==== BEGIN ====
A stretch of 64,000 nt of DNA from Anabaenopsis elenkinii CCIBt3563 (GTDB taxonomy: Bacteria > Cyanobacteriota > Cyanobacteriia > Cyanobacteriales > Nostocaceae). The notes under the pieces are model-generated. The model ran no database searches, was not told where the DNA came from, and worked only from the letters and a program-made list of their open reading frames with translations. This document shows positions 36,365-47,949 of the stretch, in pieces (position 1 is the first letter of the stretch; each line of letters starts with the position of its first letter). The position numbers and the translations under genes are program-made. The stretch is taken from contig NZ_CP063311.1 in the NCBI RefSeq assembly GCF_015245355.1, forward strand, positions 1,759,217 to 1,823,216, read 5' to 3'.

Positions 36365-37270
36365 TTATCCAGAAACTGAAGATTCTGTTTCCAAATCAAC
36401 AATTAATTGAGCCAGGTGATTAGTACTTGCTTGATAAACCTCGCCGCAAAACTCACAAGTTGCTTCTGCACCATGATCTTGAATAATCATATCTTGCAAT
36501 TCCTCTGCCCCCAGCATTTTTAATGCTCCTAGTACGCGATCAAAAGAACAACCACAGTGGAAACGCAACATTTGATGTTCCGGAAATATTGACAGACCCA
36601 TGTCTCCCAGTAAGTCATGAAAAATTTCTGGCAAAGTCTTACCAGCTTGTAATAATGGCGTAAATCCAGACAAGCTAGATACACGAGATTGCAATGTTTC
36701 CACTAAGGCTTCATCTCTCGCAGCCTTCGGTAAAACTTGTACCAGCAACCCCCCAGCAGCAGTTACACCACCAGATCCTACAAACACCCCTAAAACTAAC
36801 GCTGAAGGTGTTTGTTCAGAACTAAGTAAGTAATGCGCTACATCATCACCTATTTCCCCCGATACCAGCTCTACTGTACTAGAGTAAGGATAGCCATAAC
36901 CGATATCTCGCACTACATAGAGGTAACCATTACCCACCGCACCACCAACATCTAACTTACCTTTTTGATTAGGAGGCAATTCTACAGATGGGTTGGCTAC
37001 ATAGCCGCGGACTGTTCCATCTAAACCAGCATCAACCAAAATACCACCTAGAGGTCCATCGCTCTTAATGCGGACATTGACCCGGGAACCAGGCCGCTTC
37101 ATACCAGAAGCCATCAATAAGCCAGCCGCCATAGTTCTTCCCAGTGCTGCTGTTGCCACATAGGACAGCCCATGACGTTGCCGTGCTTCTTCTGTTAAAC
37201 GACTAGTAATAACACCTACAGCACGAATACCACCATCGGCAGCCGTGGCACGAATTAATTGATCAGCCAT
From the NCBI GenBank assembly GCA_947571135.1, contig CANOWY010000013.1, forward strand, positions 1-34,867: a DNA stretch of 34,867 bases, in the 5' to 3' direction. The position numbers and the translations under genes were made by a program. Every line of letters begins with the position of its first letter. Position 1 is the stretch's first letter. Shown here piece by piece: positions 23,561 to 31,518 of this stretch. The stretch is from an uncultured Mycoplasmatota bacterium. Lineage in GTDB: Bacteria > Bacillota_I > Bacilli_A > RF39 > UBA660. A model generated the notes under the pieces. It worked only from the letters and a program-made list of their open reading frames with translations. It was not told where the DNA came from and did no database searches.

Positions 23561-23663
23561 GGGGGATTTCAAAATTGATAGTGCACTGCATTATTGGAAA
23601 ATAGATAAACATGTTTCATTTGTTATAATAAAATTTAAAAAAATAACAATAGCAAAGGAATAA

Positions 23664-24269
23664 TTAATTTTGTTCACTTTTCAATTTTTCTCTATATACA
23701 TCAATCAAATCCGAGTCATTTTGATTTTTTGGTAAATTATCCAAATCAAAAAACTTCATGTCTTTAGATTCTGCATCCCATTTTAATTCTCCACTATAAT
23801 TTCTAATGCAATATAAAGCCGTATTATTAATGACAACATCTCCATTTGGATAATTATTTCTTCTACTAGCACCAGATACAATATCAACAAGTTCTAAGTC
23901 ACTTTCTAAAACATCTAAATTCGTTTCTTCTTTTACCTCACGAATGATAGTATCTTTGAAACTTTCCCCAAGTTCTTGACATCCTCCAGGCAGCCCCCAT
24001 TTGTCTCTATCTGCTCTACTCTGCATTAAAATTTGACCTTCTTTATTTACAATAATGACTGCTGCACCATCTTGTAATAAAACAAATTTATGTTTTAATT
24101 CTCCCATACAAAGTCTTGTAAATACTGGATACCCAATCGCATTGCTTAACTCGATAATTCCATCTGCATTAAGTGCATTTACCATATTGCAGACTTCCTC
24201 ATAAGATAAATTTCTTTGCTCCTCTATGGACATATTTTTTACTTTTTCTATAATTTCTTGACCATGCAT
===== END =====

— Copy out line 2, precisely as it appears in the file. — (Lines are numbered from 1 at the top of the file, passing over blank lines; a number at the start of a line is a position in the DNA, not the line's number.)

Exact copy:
Positions 36365-37270